Lucire


Lucire: Fashion

Share 




Naot From humble beginnings, Naot has gone on to fashionable footwear—and is giving back


Elyse Glickman is US west coast editor of Lucire.

Naot goes one step further

Israel’s Naot shoes and boots not only offer state-of-the art comfort and fashion-forward styles, they’re stepping into a good cause in Los Angeles, writes Elyse Glickman

 

Carrie Bradshaw and her sisterhood of fictional fashionistas from film, TV and chick-lit sprint around their cities in Manolos, getting through their marathon to-do lists. However, reality dictates that real-world writers like me are more likely to gravitate towards a brand like Naot.  While the shoes are quite a bit more wallet friendly (US$115–US$299, and available at Nordstrom, Zappos and Amazon) and available worldwide, they also make more sense for those of us who do a lot of running around, figuratively and literally.

In addition to arch support and shock absorption (realistically, what Manolos or Jimmy Choos can do that?), Naot shoes feature an elevated footbed centre and a deep-heel indentation, in an insole that replicates the footprint we leave when walking in the sand. Grandmotherly? Sensible? Well, a few basic styles in Naot’s line do fit the description.

However, there are many more styles—particularly the boots and booties—that are quite fashion-forward and crafted from nice leather and attractive hardware, from the Prima Bella and Eden lines. We love the Gratify, Illusion, Enjoy and Exotic boots from this fall’s collections. Many of the summertime sandals are nicely appointed as well, with styles that feature metallic and bright leathers, beading, cut-outs and other cool design elements on a par with some of Europe’s higher-end comfort shoe brands.

The brand got its start in 1942 when members of Kibbutz Naot Mordechai founded the shoe factory as a one-room workshop. With that inauspicious start, no one imagined that in 50 years’ time their shoes would gain cachet as a fashionable brand with some styles coveted in shoe boutiques all over the world. Though sales in basic sandles remained steady, the paradigm shift towards style took shape in the late 1980s in northern Israel. The famous footbeds made of natural cork, Latex and suede were married to uppers fashioned from high-quality Italian leathers.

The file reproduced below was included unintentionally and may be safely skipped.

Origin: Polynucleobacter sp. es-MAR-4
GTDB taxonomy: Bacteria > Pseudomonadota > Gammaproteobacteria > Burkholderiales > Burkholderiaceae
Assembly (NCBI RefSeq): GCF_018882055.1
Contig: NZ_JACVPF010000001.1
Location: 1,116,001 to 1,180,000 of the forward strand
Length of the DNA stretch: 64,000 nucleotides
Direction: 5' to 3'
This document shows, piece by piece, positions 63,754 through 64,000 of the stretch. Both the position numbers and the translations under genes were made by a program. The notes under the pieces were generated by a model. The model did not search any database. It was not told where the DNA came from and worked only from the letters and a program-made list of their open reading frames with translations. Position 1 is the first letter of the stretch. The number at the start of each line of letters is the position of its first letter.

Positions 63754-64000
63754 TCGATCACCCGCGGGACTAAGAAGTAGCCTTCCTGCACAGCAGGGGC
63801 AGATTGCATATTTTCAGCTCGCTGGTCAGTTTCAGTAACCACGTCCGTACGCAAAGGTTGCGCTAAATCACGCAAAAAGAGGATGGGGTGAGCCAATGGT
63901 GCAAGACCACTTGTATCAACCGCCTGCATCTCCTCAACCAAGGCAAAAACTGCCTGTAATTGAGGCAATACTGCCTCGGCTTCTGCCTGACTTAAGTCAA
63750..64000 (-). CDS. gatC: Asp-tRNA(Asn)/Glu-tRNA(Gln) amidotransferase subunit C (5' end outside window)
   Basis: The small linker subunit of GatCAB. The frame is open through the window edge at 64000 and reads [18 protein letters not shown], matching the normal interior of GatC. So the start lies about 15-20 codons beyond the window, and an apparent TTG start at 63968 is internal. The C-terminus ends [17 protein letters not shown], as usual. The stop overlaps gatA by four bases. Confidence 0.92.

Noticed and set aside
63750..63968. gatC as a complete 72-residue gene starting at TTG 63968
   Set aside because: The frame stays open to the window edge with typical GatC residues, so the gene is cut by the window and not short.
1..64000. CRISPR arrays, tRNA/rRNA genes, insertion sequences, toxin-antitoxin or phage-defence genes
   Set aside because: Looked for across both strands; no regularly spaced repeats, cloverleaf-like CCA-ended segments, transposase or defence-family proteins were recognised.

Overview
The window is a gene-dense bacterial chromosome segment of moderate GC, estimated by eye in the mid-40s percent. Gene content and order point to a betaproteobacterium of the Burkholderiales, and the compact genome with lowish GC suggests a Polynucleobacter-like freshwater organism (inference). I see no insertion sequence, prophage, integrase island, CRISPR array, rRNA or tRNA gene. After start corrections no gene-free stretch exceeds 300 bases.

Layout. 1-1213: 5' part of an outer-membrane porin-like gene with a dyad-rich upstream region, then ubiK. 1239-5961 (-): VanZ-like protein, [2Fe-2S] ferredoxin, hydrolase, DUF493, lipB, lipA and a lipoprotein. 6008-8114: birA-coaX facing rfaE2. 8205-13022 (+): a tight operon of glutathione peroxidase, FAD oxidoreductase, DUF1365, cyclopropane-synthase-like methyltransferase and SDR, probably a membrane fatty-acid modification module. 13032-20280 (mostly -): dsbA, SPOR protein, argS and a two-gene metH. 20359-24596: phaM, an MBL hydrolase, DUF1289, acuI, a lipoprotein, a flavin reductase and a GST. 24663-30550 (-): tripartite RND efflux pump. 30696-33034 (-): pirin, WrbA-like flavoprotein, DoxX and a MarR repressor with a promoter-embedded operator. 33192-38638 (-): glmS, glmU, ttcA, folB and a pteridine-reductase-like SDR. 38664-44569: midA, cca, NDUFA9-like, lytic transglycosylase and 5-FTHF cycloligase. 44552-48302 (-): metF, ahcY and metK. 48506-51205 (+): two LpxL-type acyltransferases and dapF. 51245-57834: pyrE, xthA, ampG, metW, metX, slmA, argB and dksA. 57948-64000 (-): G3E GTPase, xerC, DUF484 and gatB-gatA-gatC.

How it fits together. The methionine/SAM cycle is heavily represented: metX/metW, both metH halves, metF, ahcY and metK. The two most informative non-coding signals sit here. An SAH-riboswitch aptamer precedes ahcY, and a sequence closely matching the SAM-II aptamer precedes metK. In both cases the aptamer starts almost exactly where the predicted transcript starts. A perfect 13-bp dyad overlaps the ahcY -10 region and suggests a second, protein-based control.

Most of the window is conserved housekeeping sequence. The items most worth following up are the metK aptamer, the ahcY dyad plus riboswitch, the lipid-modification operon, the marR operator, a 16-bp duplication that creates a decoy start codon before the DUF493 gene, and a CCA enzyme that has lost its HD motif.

Naot Footwear and Bellagio Shoes of Santa Monica, Calif. teamed up to help residents of Beit T’Shuvah (a Los Angeles-based residential treatment centre and a supportive, spiritual community ‘that approaches addiction and other destructive behaviours with a ground-breaking model focusing on the integration of whole self, the mind, body and spirit’) get back on their feet with new shoes for their job-search outfits, office attire and other fitness endeavours.

‘Getting to meet the residents of Beit T’Shuvah and to see how grateful they were to be the recipients of Naot’s generosity, was not only an extremely meaningful but humbling experience,’ said Sharon Sadon, the buyer for Bellagio Shoes. ‘Bellagio is proud to have partnered with Naot, one of our and our customers’ favourite brands, to provide new shoes to a group of people who it’s so obvious are working so hard to better their lives.’ •









 

 

 

comments powered by Disqus

 

Related articles hand-picked by our editors

 

Lucire: FashionSol Sana: affordable luxury
Australian shoe label Sol Sana caught Anna Deans’s eye for its fashion-forward approach and its luxury touches at an affordable price. She talks to its creator, Sara Caverley

 

 

Lucire 2013 | The global fashion magazineTactile contrast at Vic Matié
Anna Deans looks at Vic Matié’s spring–summer 2014 collection and how nature’s elements inspired it

 

 

Lucire 2013 | The global fashion magazineAll access to accessories
Lola Saab heads across the Atlantic to the Jacob K. Javits Convention Center to check out the latest accessories, from Seychelles’ shoes to inventive helmets adorned with Swarovski crystals